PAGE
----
Paolo Spaccamonti - Buone Notizie - Albums - Reviews - Soundblab

Paolo Spaccamonti - Buone Notizie

by Steve Rhodes Rating:8 Release Date:2011-07-17

Buono Notizie is the second album from Turin-based multi-instrumentalist Paolo Spaccomonti, an artist who has had little exposure outside of his native Italy and certainly not in the UK. It is a delight therefore to hear these 12 instrumentals of soothing guitar, with a whole host of backing instrumentation.

Opener 'Buono Notizie' is a beautifully understated track. Dominated by mournful, repetitive strumming Paolo adds e-bow drenched guitar soundscapes part way through the song. Perhaps treading on similar ground to The Workhouse, Early Day Miners or fellow Italians Port Royal, it is a wonderful introduction to Paolo's work.

Though repetition is a key factor throughout the album, there is plenty of variety between songs. The wondrously titled 'Guitar Heroin' is exactly that, an addictive hook-laden, hypnotically driven guitar and drum song that recalls Krautrock or early Stereolab. 'Tartarughe' and 'Niente Per Bocca' add drum machines to the backing, the latter being a particular delight, a more uptempo number, with swathes of warm electronics aiding the guitar, in the mould of Chessie or early Seefeel. 'Deh' is a simpler song, again featuring a slow-paced and delicate guitar strum, but with washes of electronic viola that gives the listener a beautifully warm and fuzzy feel.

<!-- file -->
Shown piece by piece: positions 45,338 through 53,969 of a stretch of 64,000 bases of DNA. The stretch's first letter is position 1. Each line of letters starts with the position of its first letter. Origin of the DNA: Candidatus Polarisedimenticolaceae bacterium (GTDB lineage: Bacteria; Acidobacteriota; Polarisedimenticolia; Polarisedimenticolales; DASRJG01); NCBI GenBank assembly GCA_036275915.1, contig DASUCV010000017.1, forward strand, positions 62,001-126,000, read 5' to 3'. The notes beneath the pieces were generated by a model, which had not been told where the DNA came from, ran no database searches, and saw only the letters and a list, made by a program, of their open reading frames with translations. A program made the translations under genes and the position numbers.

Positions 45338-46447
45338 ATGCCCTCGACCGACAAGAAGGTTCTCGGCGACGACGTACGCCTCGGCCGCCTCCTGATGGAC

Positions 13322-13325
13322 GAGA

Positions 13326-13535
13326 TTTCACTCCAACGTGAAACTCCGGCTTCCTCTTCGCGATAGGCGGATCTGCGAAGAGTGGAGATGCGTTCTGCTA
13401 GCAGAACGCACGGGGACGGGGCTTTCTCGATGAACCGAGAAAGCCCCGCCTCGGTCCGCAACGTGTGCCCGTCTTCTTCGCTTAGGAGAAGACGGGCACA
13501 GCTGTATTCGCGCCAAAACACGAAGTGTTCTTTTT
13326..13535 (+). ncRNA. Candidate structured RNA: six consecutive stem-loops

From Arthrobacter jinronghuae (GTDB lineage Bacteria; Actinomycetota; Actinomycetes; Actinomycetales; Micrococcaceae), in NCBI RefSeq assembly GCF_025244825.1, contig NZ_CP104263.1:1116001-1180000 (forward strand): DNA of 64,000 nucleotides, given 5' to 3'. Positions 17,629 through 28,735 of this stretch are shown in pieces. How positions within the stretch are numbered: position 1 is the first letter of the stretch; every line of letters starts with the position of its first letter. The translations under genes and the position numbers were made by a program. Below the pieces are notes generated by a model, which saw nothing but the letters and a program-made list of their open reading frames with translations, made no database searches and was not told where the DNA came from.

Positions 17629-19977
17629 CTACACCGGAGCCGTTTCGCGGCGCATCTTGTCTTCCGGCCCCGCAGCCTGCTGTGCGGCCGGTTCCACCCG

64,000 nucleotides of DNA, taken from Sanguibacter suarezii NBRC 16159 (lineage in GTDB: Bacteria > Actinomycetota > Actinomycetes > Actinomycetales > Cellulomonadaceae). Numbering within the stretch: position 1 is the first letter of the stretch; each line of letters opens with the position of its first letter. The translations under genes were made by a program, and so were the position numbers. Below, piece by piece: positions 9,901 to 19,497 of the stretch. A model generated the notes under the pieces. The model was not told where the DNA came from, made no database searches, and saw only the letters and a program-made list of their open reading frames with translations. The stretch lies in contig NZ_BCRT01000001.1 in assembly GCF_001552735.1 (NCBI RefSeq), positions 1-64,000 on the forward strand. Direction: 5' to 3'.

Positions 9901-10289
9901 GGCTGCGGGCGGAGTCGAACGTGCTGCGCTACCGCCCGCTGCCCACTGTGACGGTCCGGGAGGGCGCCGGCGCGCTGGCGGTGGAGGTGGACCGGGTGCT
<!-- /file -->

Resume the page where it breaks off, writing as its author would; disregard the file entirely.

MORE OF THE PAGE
It's also nice to hear a double-bass being used as a driving force behind a song, such as on the dark and sombre 'Claude' and the trumpet and organ-infused 'Specchi', the latter invoking elements of former Thrill Jockey group Town and Country in the hypnotising bass.

The only niggling doubt of the album is that some of the tracks occasionally feel too restrained, giving the impression that they were leading somewhere only to prematurely fizzle out. An exception to this is album highlight 'Amici Vecchi'. Adding cello and an increased use of percussion to a gentle beginning, the song builds into a frenetic climax, with the cello left to fade the track out to a gracious finish.

With Buono Notizie, Paolo Spaccamonti has produced a confident and mature album that appropriates moods both dark and light and proves that instrumental music does not have to be bombastic to grab the attention of the listener.

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